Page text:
Category: Postdocs (Page 1 of 2)

January 2019 UWIN seminar: talk by Guillaume Lajoie

January 2019 UWIN Seminar speaker Guillaume Lajoie

The first UWIN seminar of 2019 features a talk by visiting speaker Guillaume Lajoie from Université de Montréal’s Department of Mathematics and Statistics. The talk is titled “Successful learning in artificial networks thanks to individual neuron failure”.

Guillaume is an Assistant Professor in the Department of Mathematics and Statistics at the Université de Montréal, and is also an Associate Member of Mila, the Quebec Institute for Learning Algorithms. We are especially excited to welcome Guillaume back to UW as he was previously a UWIN postdoctoral fellow!

The seminar is on Wednesday, January 9, 2019 at 3:30 in Husky Union Building (HUB) 337. Refreshments will be served prior to the talk.

Abstract:
This talk will outline work in progress. Not unlike the brain, artificial neural networks can learn complex computations by extracting information from several examples of a task. Typically, this is achieved by adjusting the parameters of the network in order to minimize a loss function via gradient descent methods. It is known that introducing artificial failure of single neurons during a deep network’s training, a procedure known as dropout, helps promote robustness. While dropout methods and variants thereof have been successfully employed in a variety of contexts, their effect is not entirely understood, and relies on stochastic processes to select which units to drop. Here, I will discuss two methods designed to purposely select which units would best benefit learning if dropped or temporarily modified, based on their tuning, activation and the current network state: The first method is aimed at improving generalization in deep networks, and the second combats gradient exploding and vanishing in recurrent networks, when learning long-range temporal relations. While gradient descent methods for artificial networks are not biologically plausible, I will discuss how relationships between neural tuning and failure during training can inform exploration of learning mechanisms in the brain.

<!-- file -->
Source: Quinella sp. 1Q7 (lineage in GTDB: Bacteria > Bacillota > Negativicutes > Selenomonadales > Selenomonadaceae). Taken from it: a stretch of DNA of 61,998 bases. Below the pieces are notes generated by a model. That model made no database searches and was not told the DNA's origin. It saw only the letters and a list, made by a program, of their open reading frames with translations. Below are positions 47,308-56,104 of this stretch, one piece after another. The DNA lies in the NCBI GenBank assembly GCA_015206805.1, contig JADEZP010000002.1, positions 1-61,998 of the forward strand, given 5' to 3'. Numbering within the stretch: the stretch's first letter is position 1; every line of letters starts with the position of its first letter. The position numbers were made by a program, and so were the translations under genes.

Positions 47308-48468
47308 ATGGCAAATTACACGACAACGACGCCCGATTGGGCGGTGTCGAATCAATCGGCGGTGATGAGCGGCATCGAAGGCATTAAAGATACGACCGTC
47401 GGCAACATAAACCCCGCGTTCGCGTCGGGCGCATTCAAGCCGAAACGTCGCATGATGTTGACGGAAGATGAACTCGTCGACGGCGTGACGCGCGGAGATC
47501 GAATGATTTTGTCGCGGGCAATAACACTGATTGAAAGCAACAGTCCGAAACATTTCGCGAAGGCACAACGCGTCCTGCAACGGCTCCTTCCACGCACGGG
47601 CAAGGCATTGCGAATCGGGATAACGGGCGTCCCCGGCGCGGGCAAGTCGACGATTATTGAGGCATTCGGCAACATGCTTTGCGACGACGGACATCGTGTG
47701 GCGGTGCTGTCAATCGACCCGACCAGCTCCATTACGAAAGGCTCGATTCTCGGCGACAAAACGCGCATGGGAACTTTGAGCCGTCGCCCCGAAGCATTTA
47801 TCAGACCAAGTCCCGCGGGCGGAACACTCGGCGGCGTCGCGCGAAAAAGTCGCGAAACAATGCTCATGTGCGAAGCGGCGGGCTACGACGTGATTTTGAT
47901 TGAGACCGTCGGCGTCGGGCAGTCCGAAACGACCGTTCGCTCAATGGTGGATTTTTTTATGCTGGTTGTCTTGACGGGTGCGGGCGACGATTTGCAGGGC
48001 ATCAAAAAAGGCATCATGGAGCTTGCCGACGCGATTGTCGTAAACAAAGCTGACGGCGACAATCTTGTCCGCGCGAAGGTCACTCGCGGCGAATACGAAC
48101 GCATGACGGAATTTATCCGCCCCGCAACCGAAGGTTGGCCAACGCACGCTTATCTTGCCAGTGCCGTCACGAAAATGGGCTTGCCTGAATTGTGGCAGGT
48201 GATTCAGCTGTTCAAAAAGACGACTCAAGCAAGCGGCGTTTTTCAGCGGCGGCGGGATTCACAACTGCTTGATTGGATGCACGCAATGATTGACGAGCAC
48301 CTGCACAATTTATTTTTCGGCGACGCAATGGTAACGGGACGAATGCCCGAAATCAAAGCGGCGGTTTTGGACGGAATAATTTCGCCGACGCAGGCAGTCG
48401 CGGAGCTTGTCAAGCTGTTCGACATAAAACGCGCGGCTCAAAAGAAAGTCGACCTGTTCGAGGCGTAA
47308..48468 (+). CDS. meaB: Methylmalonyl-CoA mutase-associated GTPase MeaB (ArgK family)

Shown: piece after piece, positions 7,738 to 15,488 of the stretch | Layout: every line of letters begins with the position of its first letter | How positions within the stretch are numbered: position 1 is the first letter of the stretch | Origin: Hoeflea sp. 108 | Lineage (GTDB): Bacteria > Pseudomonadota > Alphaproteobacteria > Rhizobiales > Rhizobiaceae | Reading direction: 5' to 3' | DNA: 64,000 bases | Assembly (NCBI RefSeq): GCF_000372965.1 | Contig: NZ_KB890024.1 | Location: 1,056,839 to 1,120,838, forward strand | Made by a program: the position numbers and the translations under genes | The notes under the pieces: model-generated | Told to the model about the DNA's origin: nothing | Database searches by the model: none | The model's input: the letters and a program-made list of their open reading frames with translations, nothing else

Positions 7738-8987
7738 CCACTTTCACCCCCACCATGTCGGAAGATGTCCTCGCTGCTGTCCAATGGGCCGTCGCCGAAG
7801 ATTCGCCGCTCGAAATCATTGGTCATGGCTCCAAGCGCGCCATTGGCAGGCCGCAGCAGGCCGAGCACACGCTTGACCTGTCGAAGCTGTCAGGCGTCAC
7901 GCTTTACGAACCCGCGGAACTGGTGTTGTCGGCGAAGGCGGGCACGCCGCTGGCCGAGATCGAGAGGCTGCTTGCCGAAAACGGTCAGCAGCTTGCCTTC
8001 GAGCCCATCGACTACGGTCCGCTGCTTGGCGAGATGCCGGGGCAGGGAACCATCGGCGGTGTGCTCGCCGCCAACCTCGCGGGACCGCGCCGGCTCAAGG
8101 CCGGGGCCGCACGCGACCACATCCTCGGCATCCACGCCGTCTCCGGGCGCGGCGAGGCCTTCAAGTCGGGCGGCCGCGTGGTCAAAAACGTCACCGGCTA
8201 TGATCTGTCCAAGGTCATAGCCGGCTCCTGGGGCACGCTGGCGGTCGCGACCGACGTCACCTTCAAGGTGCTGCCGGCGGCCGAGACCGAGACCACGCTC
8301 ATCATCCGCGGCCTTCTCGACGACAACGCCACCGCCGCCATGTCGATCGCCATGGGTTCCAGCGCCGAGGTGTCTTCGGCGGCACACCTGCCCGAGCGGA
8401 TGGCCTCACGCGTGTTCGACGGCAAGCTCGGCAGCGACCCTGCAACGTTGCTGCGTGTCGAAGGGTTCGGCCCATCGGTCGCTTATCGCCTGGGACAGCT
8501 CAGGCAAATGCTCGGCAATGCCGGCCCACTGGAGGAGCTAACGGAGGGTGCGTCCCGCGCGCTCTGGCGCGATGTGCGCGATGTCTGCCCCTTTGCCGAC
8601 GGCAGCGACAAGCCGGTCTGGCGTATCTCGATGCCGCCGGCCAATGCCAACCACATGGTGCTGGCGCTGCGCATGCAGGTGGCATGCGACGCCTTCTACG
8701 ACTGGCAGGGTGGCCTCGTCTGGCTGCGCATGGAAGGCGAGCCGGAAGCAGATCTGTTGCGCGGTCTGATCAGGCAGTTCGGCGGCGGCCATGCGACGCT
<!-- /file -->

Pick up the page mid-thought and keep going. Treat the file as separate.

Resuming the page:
2018 UWIN Postdoctoral Fellowships Awarded

Please welcome UWIN’s newest postdoctoral fellows!  Four outstanding researchers have been awarded 2018 UWIN Postdoctoral Fellowships, providing two years of support for their neuroengineering research at the University of Washington. Their exciting work ranges from neural implants to spinal cord stimulation to improving language learning, and two of them are co-supported by the Center for Sensorimotor Neural Engineering.  The fellows will be starting their positions throughout the summer and fall of 2018.  You can read their exceptional biographies below, and follow the link to see all of UWIN’s current and emeritus postdoctoral fellows.